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Author:Clair, Robert T. 

Journal Article
Is the southwest lending boom too much of a good thing?

Southwest Economy , Issue Jan , Pages 6-10

Working Paper
Learning from one another: the U.S. and European banking experience

Working Papers , Paper 9108

Journal Article
Performance of eleventh district banks in 1989: progress but not profits

Commercial banks in the Eleventh Federal Reserve District reduced their losses substantially in 1989 but still collectively reported a loss for the year. The improvement primarily resulted from increases in fee income. In addition, Eleventh District banks reduced their nonperforming loans and the costs associated with these loans. Despite the improvement, District banks still have relatively large holdings of nonperforming loans and repossessed real estate. ; Balance sheets of Eleventh District banks show the effects of correcting the problems of low-quality assets. Charging off nonperforming ...
Economic and Financial Policy Review , Issue Sep , Pages 15-24

Working Paper
Daylight overdrafts: who really bears the risk?

Working Papers , Paper 8908

Journal Article
Six causes of the credit crunch

Bank lending typically moves with the business cycle. In Texas from 1987 to 1992, however, bank loans declined while nonagricultural employment rose. Robert T. Clair and Paula Tucker consider this evidence of a constrained supply of bank loans, or credit crunch. ; Clair and Tucker find that multiple factors have reduced banks' willingness and ability to supply loans. The resolution of failed banks and thrifts, tightening of bank examination standards, new capital requirements, new regulations and increased enforcement of old regulations, and increased exposure to lawsuits have each had an ...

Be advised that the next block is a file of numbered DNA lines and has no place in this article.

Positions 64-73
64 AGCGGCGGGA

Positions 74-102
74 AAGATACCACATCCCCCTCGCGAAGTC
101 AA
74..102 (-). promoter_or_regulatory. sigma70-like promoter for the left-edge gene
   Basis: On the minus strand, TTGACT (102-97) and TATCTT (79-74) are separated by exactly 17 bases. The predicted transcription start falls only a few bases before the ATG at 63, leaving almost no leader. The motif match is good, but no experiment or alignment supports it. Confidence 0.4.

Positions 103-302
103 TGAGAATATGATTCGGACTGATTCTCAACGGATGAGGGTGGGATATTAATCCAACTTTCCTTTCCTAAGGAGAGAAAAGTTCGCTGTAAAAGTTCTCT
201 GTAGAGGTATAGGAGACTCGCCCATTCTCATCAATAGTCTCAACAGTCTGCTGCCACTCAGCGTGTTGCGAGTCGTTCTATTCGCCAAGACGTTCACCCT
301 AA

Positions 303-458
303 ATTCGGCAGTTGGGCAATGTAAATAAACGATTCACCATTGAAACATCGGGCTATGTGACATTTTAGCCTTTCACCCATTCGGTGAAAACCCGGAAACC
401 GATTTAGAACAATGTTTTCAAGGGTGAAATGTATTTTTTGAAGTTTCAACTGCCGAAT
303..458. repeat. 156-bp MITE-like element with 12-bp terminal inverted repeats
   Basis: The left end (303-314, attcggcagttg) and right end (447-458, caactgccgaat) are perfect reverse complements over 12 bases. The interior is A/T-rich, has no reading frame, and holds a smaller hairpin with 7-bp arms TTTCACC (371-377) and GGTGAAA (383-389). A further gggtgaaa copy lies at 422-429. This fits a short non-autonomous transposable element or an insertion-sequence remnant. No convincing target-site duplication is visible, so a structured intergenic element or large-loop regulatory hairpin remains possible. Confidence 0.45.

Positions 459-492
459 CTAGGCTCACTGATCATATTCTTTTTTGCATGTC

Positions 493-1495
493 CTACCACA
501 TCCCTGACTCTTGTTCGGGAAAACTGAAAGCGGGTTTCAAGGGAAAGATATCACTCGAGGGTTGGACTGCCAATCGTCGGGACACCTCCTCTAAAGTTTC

Economic and Financial Policy Review , Issue Sep , Pages 1-19

Journal Article
Loan growth and loan quality: some preliminary evidence from Texas banks

Following the failures of depository institutions in the 1980s, many analysts concluded that the rapid growth of lending activity and the deterioration of loan quality were related. Robert T. Clair tests this relationship after separating loan growth by its source: increased lending to new or existing customers, bank mergers, and acquisitions of failed banks. The preliminary evidence suggests that additional lending to new or existing customers beyond what might be normal at a given stage of the business cycle lowers loan quality after a three-year lag. This relationship, based on evidence ...
Economic and Financial Policy Review , Issue Q III , Pages 9-22

Journal Article
Risky business: clearing checks during banking crises

Southwest Economy , Issue Oct , Pages 5-6, 8

Journal Article
The performance of black-owned banks in their primary market areas

Economic and Financial Policy Review , Issue Nov , Pages 11-20

Journal Article
A region-by-region look at U.S. banking

Southwest Economy , Issue May , Pages 5-8

Journal Article
Branch banking in Texas: implications for bank structure

Economic and Financial Policy Review , Issue Sep , Pages 1-12